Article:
The Art of Hawaiian Rock Wall Construction

Ancient Hawaiians were prolific when it came to building walls. Remains of these ancient rock walls date back to the 12th century, and can be found in places like Place of Refuge at Honaunau (Pu’uhonua O Hōnaunau National Historical Park) as well as along highways and in commercial and residential areas.

Kona Rock Wall Hawaii
Kona

The Big Island has a plentiful supply of lava rock, making it the perfect place for residents to build a rock wall. Hawaiian blue rock is the staple for use in creating the walls, and although they can be created using the dry stacking method (see below) most are constructed using a mix of cement and sand in order to hold the rocks together. Placing the rocks is like building the perfect jigsaw, and it’s a skill that takes stone masons years to perfect.

Entrance to Horizon Guest House

Not just walls

There are two main types of rock walls. Moss rock walls and blue rock walls. Moss rocks have a particular rugged, aged appearance and often come in different color tones, giving the wall an interesting patchwork aspect. The Hawaiian blue rock is so-named for its natural blue color. Other types of lava rock include a’a lava, and pahoehoe lava. Lava rock can be used to build retaining walls, terraces, garden paths, driveways – the list is endless. The interior of rock walls are usually filled with rubble. The top of a rock wall is either finished with cement or flat pieces of lava rock are found and fitted together to form an even, flat finish.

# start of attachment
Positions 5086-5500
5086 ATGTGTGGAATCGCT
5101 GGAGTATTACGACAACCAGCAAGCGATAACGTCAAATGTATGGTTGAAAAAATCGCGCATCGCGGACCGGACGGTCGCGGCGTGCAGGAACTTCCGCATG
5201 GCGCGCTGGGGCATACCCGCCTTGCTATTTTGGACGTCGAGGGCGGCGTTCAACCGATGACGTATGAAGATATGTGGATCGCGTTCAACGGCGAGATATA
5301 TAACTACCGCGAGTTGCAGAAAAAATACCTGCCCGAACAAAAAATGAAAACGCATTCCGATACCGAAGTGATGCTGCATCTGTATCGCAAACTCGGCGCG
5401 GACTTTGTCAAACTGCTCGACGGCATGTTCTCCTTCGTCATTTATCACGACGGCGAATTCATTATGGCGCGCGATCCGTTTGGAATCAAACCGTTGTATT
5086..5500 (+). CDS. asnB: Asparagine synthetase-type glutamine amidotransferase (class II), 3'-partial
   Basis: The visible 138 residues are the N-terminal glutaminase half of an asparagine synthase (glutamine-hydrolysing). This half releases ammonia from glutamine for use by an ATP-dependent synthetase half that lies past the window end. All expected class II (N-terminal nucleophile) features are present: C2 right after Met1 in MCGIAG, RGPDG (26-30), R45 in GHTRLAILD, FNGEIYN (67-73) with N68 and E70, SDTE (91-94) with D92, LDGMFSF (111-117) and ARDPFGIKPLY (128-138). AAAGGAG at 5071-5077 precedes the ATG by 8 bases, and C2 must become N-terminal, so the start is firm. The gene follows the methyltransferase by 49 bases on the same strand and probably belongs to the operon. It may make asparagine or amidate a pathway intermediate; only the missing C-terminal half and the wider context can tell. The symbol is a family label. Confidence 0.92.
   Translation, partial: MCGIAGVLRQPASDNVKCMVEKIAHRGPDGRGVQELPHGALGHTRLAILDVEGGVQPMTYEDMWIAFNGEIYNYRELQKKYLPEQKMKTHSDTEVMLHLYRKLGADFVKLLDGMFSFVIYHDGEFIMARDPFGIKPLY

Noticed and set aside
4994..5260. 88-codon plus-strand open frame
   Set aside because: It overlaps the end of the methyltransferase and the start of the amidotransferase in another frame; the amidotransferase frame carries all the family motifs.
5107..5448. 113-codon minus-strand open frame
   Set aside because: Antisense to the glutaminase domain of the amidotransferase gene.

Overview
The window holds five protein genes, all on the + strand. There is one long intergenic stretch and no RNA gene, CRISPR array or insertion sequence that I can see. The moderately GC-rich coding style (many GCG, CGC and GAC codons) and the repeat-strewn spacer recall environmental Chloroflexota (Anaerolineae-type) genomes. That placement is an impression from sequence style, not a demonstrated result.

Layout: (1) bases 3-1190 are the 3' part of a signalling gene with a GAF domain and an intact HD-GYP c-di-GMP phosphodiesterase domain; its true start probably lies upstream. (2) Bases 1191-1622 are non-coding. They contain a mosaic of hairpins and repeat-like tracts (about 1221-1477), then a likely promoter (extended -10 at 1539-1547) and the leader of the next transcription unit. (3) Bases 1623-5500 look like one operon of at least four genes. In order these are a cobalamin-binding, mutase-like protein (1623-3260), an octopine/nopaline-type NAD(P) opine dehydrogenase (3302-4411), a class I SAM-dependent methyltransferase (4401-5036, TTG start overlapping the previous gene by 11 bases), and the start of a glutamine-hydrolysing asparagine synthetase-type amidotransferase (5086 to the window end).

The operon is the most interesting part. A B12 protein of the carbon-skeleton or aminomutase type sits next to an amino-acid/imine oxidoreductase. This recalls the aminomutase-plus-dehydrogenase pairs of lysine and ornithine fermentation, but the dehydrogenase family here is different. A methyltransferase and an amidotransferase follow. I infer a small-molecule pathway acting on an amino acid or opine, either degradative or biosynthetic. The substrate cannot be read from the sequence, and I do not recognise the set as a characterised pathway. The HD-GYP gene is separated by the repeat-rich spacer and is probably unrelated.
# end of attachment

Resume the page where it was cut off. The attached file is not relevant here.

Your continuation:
Horizon Guest House Rock Wall Hawaii
Horizon Guest House

Ancient Hawaiians

Walls that have been created using the dry stacking technique litter the Big Island. They run across ranch land, form the remains of important ancient Hawaiian cultural sites and remind residents and visitors of the skill of ancient Hawaiian stone masons.

Dry stacking or uhau humu pohaku (pohaku means rock) is to make a construction without any mortar or joinery. Dry stacking requires a high degree of skill as the rocks must be fitted in such a way that they lock together like a series of interlocking teeth.

Dry stacking, as it’s practiced today, involves setting foundation rocks into the ground at a depth of about half a foot. The exterior of the wall is created by stacking the rocks on either side while filling in the center with smaller stones. All of these rocks are wedged together without any assistance from cement.

Place of Refuge
Place of Refuge at Honaunau (Pu'uhonua O Hōnaunau National Historical Park) (Photo credit: https://www.nps.gov)

The Great Wall

Place of Refuge is the site of the Great Wall, or Pā Puʻuhonua. This wall stretches along the eastern and southern sides of the puʻuhonua, the ancient site where Hawaiians who broke the law could avoid almost-certain death by seeking refuge within the walled space. The wall itself is about 12 feet in height and 18 feet wide, with a length of almost 1000 feet!

9-Top-of-South-Wall
Place of Refuge at Honaunau (Pu'uhonua O Hōnaunau National Historical Park) (Photo credit: https://www.nps.gov)

The wall served to protect the ancient Hawaiians within the area from the outside world. The wall is especially notable for it’s evidence of two dry stacking techniques. The first is paʻo (caverned), a technique involving laying lava slabs on top of columns. Evidence of this technique has not been discovered anywhere else in Hawaii. The second is the classic haka haka construction technique in which stone rubble is used to fill the interior space between the two outer walls.

Rock wall construction has a strong tradition in the Hawaiian Islands and continues to remain a popular choice for walls and gardens. Get up close to an awe-inspiring example of an ancient Hawaiian rock wall with a visit to Place of Refuge on the Kona Coast.

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